Considered by some as Nihon's remuneration for the massive trade surplus accrued at the expense of the Western world in the '80s, the Japan Exchange and Teaching (JET) Programme sends over 2,000 native English speakers a year to the land of the rising sun for the express purpose of teaching English to Japanese high school, junior high, and elementary school students. Requirements include an interest in foreign culture, mental stability, and a college degree. (Knowledge of the Japanese language, though not required, is encouraged.) The application process lasts from late November, when the initial applications are due, until March or April, when accepted applicants learn their respective assigned locations in Japan.

Upon arrival in Japan, each JET Programme participant (or JET) receives a monthly salary of 300,000 yen, before insurance and Social Security deductions. Positions within the program are: Assistant Language Teacher (ALT), Coordinator for International Relations (CIR), and Sports Exchange Advisor (SEA). According to the official website for the JET Programme (, over 90% of the JET populus are ALTs. The ALT's duties consist primarily of "team-teaching" English with a native Japanese teacher. Some ALTs are vastly underutilized; others have very little rest time during their working hours. Most fall between these two extremes.

There are, of course, various books and websites detailing the experiences of JETs. (One example that immediately leaps to mind is Bruce Feiler's Learning to Bow, in which the author writes about his participation in the very first year of the program.) The definitive book on the JET Programme, however, is Importing Diversity: Inside Japan's JET Program by David McConnell. A remarkably fair-handed assessment of JET's weaknesses, strengths, and overall efficacy, the tome includes viewpoints from a variety of interested parties, ranging from government officials responsible for the creation of the program to the actual participants themselves. Although the sponsors of the program (the Ministries of Education, Foreign Affairs, and Home Affairs) are notoriously reluctant to grant access to the inner workings of JET, Mr. McConnell was able to spend two years in Japan observing the program. His notes on the mechanics of the program on the national, prefectural, and local levels provide a fascinating glimpse into Japanese government and how it works. Importing Diversity is essential for anyone wishing to gain a better understanding of the JET Programme and Japanese society in general. Two especially memorable observations:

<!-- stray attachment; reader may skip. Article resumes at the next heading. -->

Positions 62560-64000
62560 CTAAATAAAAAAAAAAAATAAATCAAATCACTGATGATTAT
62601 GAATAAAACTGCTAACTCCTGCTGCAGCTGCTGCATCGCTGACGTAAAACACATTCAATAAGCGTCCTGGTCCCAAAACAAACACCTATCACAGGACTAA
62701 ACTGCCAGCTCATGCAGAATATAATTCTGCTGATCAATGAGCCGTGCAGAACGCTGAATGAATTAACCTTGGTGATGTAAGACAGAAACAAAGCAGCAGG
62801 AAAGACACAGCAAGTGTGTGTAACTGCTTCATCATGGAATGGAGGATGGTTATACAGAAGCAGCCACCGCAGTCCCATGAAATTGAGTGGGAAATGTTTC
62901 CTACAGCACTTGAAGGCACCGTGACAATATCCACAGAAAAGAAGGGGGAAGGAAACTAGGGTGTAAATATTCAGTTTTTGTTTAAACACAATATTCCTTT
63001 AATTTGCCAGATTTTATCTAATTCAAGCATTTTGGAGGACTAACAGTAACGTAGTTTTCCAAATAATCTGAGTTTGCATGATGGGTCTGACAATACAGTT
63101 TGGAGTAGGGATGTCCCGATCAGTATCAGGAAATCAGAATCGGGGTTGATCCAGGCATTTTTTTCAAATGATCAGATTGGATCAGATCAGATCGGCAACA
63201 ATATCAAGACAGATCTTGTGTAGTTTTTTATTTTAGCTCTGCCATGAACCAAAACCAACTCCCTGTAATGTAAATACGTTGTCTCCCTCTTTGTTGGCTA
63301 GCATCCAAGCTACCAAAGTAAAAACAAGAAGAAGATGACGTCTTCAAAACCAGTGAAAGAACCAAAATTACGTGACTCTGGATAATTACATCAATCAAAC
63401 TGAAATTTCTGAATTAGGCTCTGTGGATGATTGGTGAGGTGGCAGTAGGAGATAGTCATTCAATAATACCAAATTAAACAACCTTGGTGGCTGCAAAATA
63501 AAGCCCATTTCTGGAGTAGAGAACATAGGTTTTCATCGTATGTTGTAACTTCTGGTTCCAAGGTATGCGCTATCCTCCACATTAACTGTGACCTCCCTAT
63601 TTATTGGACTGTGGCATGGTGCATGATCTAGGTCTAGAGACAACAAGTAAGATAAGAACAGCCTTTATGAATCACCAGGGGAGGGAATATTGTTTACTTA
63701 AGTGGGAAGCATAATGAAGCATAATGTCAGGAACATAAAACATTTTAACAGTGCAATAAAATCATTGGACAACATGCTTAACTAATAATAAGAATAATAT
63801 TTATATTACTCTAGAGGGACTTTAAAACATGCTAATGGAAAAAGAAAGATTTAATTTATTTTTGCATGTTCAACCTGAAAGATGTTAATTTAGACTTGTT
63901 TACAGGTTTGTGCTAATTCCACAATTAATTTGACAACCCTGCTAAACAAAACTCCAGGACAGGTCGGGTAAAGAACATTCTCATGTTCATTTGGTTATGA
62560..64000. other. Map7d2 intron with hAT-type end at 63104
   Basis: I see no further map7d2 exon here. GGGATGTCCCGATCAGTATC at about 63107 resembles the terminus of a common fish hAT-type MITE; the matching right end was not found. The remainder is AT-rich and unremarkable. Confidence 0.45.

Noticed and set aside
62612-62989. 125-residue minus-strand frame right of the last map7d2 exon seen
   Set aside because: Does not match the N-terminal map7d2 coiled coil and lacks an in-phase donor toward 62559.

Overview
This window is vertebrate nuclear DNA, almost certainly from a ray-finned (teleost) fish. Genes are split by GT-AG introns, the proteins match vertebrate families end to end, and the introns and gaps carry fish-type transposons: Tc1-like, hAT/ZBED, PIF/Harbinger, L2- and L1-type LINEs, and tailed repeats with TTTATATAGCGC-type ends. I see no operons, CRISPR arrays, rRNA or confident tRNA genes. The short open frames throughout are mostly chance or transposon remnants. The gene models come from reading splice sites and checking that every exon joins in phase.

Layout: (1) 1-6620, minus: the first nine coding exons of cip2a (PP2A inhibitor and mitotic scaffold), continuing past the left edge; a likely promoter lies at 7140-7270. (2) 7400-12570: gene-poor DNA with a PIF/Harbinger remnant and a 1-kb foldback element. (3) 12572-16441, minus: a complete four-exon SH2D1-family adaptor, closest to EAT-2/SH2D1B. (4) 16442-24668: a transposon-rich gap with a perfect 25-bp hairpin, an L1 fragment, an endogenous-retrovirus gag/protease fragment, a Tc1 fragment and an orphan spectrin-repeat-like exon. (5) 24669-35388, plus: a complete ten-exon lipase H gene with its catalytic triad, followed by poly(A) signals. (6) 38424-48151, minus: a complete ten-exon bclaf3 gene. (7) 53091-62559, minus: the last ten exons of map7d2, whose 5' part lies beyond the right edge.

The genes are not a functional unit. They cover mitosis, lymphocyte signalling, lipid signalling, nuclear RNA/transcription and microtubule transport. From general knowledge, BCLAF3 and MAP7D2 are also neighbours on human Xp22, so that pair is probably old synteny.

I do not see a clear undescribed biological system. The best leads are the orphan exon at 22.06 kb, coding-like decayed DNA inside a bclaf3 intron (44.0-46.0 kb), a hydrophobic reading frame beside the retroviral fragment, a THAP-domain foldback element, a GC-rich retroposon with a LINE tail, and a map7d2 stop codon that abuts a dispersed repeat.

• The three ministries sponsoring the program have very different ideas on what it should accomplish. The Ministry of Education believes the program is intended to help Japanese students more effectively master verbal English, while the Ministry of Home Affairs believes the program's purpose is to globalize Japan, and give the people of Japan a taste of undiluted Western culture. The Ministry of Foreign Affairs, though, believes the JET Programme exists to give participants a good impression of Japan that they can take back to their home countries. The results of this difference in opinions are chronicled in Mr. McConnell's book.
  • The JET Programme is the only major initiative sponsored by the Ministry of Education that hasn't been officially opposed by the Japanese teachers' union since the union was founded during the 1950s.

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